John Fenderson (profile) says:

Re: Re: We don't know what encryption the NSA can crack.

“Generally, it’s a good idea to not depend on one layer of protection to obfuscate your communication from the NSA or from law enforcement (or from competitors). When you have active enemies, you probably want redundant layers of data security.”


This is security 101. If you only have one line of defense, no matter what that defense mechanism is, then your security is woefully inadequate. Even if the attacker you’re worried about isn’t a government agency.

Anonymous Coward says:

Re: What's the point of encryption?

Its pointless to have a safe phone-line if they bug the room you know.

If that were true, they wouldn’t need to spend so much money to break crypto. (Or maybe that’s what they want us to think.) Anyway, it’s the duty of all those who disapprove of their spying to make it as difficult as possible.

Uriel-238 (profile) says:

Re: Re: They can only bug so many rooms

I suspect that if Microsoft were to indeed store everyone’s keylogs that they’d have a massive storage problem similar to those that the NSA is trying to solve with their big Utah facility.

My guess is they’ll probably have to triage data retention to the more interesting candidates. So like any other camouflage you just need to blend into the background noise.

And that is what you have when you’re sucking in all the communications in the US: noise.

Anonymous Coward says:

Re: Re: Re: They can only bug so many rooms

“I suspect that if Microsoft were to indeed store everyone’s keylogs that they’d have a massive storage problem similar to those that the NSA is trying to solve with their big Utah facility.”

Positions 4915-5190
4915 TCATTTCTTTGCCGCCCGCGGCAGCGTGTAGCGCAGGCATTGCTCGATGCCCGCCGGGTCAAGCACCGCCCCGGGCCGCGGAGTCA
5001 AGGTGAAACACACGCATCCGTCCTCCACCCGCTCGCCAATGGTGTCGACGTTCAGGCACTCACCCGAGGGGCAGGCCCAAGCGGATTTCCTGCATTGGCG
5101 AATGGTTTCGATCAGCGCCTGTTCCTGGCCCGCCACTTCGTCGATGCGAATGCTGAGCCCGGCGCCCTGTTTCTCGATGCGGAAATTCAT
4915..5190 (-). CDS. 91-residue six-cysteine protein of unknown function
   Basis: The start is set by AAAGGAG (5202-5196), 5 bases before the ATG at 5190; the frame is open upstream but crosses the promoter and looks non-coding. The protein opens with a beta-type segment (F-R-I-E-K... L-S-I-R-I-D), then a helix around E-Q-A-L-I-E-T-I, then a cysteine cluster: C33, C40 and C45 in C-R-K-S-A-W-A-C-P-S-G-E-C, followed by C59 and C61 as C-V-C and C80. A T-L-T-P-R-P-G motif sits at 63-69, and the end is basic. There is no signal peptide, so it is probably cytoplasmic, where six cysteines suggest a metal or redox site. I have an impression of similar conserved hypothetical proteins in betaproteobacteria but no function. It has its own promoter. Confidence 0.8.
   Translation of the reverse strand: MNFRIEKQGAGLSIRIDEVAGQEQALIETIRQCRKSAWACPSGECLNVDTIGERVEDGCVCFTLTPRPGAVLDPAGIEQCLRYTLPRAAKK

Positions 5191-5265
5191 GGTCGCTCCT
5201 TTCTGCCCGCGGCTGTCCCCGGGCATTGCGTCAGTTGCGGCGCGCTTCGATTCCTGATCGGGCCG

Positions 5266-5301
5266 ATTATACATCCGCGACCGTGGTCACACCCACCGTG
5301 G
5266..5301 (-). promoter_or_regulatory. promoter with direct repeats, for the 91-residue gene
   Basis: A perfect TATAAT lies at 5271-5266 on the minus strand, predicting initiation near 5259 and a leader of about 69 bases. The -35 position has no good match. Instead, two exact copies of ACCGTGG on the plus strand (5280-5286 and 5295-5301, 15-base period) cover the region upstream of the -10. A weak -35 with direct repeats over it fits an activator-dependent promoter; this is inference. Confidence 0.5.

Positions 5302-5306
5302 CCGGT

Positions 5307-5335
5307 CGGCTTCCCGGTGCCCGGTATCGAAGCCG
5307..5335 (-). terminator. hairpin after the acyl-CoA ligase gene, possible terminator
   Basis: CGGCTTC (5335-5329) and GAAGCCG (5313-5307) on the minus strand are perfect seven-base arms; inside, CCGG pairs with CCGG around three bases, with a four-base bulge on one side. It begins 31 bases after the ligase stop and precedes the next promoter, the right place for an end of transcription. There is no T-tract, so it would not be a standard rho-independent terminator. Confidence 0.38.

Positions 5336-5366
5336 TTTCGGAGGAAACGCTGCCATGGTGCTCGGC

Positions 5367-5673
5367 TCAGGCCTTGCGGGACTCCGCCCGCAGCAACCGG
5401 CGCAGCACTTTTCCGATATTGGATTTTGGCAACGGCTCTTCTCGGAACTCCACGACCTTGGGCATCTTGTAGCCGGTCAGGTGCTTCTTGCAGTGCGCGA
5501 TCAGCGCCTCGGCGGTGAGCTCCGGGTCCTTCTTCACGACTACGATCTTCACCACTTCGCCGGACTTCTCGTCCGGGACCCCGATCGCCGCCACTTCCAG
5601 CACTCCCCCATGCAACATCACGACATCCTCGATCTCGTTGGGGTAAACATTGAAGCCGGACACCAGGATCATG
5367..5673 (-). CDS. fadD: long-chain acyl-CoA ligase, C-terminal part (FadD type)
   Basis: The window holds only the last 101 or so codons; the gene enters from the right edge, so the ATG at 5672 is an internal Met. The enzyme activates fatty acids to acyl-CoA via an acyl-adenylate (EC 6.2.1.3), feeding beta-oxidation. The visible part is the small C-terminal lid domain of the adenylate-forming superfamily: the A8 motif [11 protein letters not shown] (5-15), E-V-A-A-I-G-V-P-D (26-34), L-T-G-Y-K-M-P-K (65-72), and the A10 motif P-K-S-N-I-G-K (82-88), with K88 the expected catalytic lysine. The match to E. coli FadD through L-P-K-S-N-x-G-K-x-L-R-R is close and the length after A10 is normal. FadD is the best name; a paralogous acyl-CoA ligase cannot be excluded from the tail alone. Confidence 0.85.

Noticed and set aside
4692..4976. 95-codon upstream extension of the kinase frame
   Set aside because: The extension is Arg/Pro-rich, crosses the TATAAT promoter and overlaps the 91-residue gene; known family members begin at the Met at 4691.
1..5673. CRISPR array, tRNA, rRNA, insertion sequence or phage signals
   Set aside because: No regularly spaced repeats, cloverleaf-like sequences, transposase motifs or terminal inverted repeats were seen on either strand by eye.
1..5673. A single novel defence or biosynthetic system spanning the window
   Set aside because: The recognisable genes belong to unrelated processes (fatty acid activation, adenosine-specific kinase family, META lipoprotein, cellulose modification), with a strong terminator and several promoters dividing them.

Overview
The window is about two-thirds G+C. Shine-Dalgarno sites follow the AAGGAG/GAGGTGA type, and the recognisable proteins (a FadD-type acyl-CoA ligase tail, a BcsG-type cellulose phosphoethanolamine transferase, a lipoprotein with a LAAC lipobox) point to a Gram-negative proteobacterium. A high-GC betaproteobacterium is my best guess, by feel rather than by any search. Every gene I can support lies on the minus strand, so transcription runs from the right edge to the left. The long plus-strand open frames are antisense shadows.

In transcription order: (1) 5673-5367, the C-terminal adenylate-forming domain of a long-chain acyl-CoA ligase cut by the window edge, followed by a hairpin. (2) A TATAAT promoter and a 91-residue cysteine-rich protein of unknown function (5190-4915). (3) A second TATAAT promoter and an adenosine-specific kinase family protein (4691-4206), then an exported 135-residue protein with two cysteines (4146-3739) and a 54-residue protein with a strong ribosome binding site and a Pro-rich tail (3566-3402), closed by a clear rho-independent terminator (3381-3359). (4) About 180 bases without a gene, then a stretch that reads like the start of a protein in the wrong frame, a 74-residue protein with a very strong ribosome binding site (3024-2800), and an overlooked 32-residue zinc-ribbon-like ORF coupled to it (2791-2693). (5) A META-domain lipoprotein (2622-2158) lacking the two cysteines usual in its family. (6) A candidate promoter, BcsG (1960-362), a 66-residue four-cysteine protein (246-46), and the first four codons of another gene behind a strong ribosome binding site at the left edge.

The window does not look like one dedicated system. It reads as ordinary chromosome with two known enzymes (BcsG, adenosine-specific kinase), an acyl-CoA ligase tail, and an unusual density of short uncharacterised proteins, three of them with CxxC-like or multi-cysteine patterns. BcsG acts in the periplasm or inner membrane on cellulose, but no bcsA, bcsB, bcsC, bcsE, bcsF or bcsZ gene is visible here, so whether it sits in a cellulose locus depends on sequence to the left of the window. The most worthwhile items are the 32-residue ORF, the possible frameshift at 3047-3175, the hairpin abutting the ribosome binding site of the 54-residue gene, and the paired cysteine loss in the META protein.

For all we know, Microsoft may have an arraignment with the NSA for “storage” (wink wink).

Uriel-238 (profile) says:

Re: One advantage is that most of us ARE mediocre

So that even if you really do look like a terrorist, there are probably another two million Americans who also look like terrorists as much as you do, if not more so.

They can’t round up every single dissident. It’s only when you catch the attention of some official who wants what you got.

So yeah, having some prime real estate or a pretty spouse or a company that is doing well in a given market is more likely to get you in trouble than your bomb hobby or your radical politics and fanatical faith to Islam.

Those last things will just be the justification to disappear you so that said official can take your stuff.

That One Guy (profile) says:

Tension? What tension?

Our findings illuminate the tension between NSA’s two missions, gathering intelligence and defending U.S. computer security.

At this point I’d say it’s pretty clear there is no tension between the two goals, because they only care about one of them, and it’s not the ‘defending US computer security’ one.

They could not care less if every non-NSA system was breached, so long as they were able to continue grabbing as much data as they can.

Anonymous Coward says:

Why crack when you can hack?

If the NSA wants to crack your encryption they just wait for you to order a new computing device. While being shipped your package is diverted to the NSA where they install backdoors.

If your device already contains pre-hacked electronic components or software then their job is already done and all your communique belong to NSA.

Bamboo Harvester (profile) says:

pre-factored primes

What I got from the story was that the real problem is that many communications use the SAME primes.

If you’ve already cracked the first 142 digit prime, *any* encryption using that same prime is now tremendously easy to crack (if you’ve got the gear, and the NSA apparently does).

My assumption is they’ve got a bank of unique-task machines chewing their way through 512, 1024, 2048, etc bit primes to build comparison tables.

Anonymous Coward says:

This article is nothing but speculation. You have to realize that people who don’t understand the issue are reading thing and go on to spread misinformation about encryption being cracked.

There has never been a recorded instance of anyone “breaking” encryption standards. Nothing in this article has sources or even credible evidence. Please stop.